Sponsored by the American Institute of Steel Construction, the event is intended to educate others on the American steel industry and serve as a networking opportunity. Gerdau invited engineering students from Georgia Institute of Technology and Southern Polytechnic State University to provide a chance to tour the plant and ask questions about steel production. In addition to the students, a few fabricators and engineers attended the event.
“It’s not just a student awareness thing, although we want students to understand that there is a career out there in the steel industry, and a lot of the guys that come to this event will be engineering majors at some point in their lives and we would like to attract that talent,” said Rob Tuck, human resources manager for the Cartersville mill.
Tuck said past Steel Day events focused on sales and customer interaction before expanding to engineering students a couple of years ago. The mill, Tuck added, also liked to use the event as a chance to promote itself within the community, such as its charitable donations and volunteering with Advocates for Children and the United Way.
“We like to showcase what we’ve done. Not only at the mill itself, with respect to our safety record, but also in the community. We do a lot in this community,” he said.
The steel mill has been in Cartersville since 1975, when Atlantic Steel constructed it. In 1996 Birmingham Steel acquired the mill and installed the melt shop and upgraded the rolling mill. Gerdau, a multi-national Brazilian company, purchased the mill in 2002 and has since reinvested with upgrades as well. The mill remains the only one in Georgia, Tuck said, and one of the company’s premiere mills.
“I will say that the feedback that I have received from the owners — of course, we’re a Brazilian company — is that they have been very pleased with this acquisition, extremely pleased with this workforce and the community that we’re in. ... This is a preferred location for them because of the safety-consciousness and sort of the can-do attitude that the people have here,” he said.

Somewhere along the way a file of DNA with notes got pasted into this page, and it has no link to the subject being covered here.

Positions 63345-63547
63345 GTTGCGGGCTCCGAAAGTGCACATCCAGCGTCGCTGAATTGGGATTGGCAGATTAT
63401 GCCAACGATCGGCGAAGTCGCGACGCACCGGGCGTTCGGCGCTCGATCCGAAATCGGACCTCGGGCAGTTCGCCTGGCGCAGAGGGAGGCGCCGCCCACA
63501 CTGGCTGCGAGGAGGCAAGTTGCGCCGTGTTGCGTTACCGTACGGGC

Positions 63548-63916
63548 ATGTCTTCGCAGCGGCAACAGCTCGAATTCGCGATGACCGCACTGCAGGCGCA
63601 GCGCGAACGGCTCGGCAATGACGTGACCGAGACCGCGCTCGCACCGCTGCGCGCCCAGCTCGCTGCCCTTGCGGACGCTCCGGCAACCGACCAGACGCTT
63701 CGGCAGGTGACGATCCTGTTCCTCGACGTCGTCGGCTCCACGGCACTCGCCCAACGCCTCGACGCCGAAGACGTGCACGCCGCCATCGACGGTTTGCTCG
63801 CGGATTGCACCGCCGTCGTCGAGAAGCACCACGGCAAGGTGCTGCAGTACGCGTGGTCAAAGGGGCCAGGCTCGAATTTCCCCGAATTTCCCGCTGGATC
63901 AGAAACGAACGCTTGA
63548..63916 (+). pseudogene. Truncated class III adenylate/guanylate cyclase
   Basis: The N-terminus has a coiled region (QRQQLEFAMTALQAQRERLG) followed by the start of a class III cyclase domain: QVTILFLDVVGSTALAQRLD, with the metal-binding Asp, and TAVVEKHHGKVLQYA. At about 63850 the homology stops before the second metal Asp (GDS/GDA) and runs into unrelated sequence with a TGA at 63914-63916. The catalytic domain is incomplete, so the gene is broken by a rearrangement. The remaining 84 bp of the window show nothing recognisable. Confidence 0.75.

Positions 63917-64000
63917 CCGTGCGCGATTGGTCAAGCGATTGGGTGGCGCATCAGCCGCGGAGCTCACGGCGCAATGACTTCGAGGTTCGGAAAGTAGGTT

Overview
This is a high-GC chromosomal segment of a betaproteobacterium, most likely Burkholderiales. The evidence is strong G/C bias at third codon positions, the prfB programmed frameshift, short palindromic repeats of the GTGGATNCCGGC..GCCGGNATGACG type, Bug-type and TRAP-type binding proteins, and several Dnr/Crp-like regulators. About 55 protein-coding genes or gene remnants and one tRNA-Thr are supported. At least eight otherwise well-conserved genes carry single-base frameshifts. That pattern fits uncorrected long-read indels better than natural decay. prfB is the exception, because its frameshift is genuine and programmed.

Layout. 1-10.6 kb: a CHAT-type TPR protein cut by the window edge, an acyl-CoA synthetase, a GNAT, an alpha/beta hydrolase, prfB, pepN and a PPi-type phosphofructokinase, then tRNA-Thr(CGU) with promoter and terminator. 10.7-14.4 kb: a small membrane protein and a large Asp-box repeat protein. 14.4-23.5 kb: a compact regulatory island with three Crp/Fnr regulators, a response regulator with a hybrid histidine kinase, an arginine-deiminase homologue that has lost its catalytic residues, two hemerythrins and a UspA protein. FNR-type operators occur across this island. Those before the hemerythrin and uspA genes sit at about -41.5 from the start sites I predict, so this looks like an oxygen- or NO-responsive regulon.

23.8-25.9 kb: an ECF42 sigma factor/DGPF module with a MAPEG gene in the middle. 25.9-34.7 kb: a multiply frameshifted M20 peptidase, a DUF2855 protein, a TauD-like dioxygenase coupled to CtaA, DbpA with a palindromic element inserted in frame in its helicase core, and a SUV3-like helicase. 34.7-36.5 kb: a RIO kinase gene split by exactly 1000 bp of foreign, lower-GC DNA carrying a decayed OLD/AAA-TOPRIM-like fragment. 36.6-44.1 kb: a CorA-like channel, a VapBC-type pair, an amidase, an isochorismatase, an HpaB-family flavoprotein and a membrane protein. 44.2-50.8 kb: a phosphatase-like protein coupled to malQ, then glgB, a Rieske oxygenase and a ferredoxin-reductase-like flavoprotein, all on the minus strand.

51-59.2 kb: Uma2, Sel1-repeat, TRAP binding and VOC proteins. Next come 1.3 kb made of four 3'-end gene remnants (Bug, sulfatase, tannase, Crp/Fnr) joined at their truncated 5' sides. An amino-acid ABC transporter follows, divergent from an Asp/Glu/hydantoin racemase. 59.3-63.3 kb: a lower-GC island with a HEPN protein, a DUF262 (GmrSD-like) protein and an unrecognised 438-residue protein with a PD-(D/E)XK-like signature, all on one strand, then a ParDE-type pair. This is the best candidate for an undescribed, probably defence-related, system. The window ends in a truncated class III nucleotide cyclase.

During his presentation, Jim Christina, vice president and general manager of the Cartersville mill, explained how the mill fit into Gerdau’s operations. It is a mini-mill, which melts scrap steel for use as ingots or various forms of rolled steel. The operation does not use a blast furnace, but rather a large, electric arc furnace that has three 24-inch diameter electrodes. The electrodes melt the scrap steel into a liquid, which is then formed into the needed shape.
For Christina, Steel Day was an opportunity to highlight the real work engineers can do once they get their degrees.
“I started out a chemical engineer and I had a hard time understanding, my freshman year of college, how I was going to take and apply that in the real world. ... I ended up switching [to] mechanical engineering. It just made more sense as I started going through some manufacturing facilities,” he said.
Among the facilities he toured were a paper mill and a Grumman plant that manufactured the U.S. Postal Service delivery trucks.
“It was real interesting to see how those businesses actually took what you were learning in college and how you can apply it. That’s why I like giving them an opportunity to see those types of things,” Christina added.
In addition to an overview of Gerdau’s operations and the steel manufacturing process, guests also heard about the marketing aspects of the steel industry. Steve Murphy, a Gerdau marketing manager, discussed how the company looks at how international trends affect sales and production, in addition to trying to predict future growth.
Chris Williams, an account manager with Tekla, gave a short presentation on the company’s engineering software and how it has the ability to shorten the design process and increase communication between engineers and fabricators.
After the talks, Christina believed that while the information was useful, touring the steel mill itself would make the most impact on visitors.
“I think the best part is interacting with the students, and actually some of the customers. You get some face time and they can actually have time [to] ask questions and see the process,” he said. “I remember 20-something years ago what it was like sitting in a classroom. I think there’s a lot of value in getting out and seeing how you are going to apply your trade.”